Right. Once you’ve read and understood the catalogue of issues in the report, it’s teeth-gritting, loin-girding and soul-searching time because you need to change your story. You’ll be looking for fixes. Quick fixes (yay!) and more complex, time-consuming and headache-making fixes (boo!). You’ll be doing some large-scale work, ripping out walls and knocking over fences and you’ll also be doing some very delicate scalpel work. Much the same as when you wrote your first draft, really. You’ll have brainwaves that will have been prompted by something the editor noticed and when you follow this through you won’t have just propped up a saggy bit of the narrative, you’ll have introduced a whole, new, fascinating character arc. You’ll have to make hard decisions about that secondary/tertiary character you loved writing because of her sassy comebacks and curious choice of hair colour and you’ll end up deleting her because the book worked better without her. You’ll sweat over how to bring those two characters together because the book was unbelievable without such a meeting. You’ll gnaw a knuckle trying to figure out the best way to make that bank teller – the one whose fate will affect the whole town – a bit more appealing than the cardboard character you hoped was an everyman type.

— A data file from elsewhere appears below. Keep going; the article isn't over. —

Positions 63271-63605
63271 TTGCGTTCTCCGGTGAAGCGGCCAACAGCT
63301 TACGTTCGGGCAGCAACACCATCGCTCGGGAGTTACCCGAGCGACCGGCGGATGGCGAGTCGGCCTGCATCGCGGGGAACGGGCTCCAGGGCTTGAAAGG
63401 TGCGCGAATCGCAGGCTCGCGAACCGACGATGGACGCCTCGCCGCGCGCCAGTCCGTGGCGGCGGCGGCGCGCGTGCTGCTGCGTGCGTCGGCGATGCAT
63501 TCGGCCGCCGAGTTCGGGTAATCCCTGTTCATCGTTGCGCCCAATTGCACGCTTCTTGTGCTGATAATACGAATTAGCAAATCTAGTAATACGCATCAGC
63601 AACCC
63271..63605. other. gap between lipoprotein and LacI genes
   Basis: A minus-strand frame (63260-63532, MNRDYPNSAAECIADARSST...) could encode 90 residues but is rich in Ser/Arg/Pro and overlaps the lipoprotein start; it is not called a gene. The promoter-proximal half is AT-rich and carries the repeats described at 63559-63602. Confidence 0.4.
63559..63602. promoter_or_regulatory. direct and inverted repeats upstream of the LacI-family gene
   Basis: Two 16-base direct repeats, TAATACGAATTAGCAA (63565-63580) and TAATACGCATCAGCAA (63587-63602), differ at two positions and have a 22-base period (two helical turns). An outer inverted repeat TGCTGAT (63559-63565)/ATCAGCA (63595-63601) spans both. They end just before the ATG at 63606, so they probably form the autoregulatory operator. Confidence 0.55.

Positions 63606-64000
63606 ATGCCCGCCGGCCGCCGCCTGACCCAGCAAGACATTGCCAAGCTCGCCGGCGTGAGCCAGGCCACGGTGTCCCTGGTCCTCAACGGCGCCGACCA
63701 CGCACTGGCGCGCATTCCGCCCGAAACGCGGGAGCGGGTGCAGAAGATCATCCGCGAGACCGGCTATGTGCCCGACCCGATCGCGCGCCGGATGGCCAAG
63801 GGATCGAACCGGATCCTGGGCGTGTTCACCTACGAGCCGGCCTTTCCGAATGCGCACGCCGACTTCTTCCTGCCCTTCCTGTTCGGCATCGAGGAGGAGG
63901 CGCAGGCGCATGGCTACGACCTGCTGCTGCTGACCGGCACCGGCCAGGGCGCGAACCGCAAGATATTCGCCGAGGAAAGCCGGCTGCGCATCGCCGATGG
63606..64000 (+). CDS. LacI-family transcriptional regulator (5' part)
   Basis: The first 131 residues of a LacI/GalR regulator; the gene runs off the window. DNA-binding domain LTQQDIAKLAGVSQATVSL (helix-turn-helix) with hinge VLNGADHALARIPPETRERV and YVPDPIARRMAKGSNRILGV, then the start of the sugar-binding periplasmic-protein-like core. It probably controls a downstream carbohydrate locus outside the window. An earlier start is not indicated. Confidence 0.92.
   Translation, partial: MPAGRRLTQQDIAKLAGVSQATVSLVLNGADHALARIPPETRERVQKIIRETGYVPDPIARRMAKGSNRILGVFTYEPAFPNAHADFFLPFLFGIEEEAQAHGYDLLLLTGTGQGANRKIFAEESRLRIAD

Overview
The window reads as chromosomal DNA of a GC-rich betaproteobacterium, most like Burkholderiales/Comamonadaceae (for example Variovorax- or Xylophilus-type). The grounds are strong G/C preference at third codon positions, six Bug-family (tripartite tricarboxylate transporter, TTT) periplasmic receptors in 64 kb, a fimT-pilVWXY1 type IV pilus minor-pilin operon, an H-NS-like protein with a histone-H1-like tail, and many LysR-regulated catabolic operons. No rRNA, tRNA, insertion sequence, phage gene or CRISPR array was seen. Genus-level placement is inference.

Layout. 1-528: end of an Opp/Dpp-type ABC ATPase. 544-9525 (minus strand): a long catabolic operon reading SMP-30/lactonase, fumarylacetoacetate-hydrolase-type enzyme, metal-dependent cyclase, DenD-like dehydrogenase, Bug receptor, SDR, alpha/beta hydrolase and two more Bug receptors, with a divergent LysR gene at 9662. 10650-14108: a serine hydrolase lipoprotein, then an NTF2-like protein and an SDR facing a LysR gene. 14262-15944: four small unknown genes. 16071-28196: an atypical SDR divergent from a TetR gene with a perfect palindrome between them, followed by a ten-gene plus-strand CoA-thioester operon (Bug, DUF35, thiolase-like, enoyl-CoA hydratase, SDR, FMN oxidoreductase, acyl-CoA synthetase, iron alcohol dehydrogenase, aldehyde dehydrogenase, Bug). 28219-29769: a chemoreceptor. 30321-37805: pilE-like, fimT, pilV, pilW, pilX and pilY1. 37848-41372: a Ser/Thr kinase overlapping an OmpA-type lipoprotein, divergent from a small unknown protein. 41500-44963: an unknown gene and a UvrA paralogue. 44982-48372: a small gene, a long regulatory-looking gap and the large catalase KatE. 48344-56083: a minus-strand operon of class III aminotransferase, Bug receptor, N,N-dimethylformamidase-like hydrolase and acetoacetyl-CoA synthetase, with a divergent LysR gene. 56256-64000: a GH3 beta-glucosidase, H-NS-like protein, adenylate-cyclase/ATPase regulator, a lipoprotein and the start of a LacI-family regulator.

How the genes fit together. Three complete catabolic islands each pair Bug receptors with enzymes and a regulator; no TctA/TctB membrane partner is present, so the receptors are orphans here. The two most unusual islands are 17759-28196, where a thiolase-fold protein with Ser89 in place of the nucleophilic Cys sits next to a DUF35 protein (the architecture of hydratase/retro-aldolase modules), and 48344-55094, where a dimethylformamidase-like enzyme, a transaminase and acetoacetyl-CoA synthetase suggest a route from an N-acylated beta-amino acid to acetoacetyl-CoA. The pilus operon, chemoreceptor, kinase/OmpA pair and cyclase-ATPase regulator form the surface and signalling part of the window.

My particular worry here is similar to what computer programmers face. When fixing one error, it’s easy to introduce another … Making a change in Chapter 3 to remedy that shonky character backstory infodump can have a ripple effect, necessitating that you track down the consequent issues it causes, and to fix all of them, too. Sometimes, a fix that appears quick can have the sort of knock-ons that make you sit bolt upright in the middle of the night and scream out: ‘But he can’t do that! He’s her nephew!’
It’s painstaking stuff and it can make you rethink everything about the book you began writing so long ago, but this is the craft. Step by step, working hard, to improve something you created.
Is this easy? No! Is it worthwhile? You bet. Naturally enough, it’s made simpler if your editor is on your wavelength before the process starts. It also helps if the process becomes a dialogue, a discussion with give and take, a free expression of views. Sometimes copious amounts of wine are involved, sometimes not.
Having gone through the process as many times as I have, I know that when you reach the other side of it, once the editing, revising, reworking and rewriting is finished you will have a better story in your hands. And, after all, isn’t that what it’s all about?
Remember: a good editor makes you a better writer.
To find out more information on Micheal Pryor and his work, please visit his website.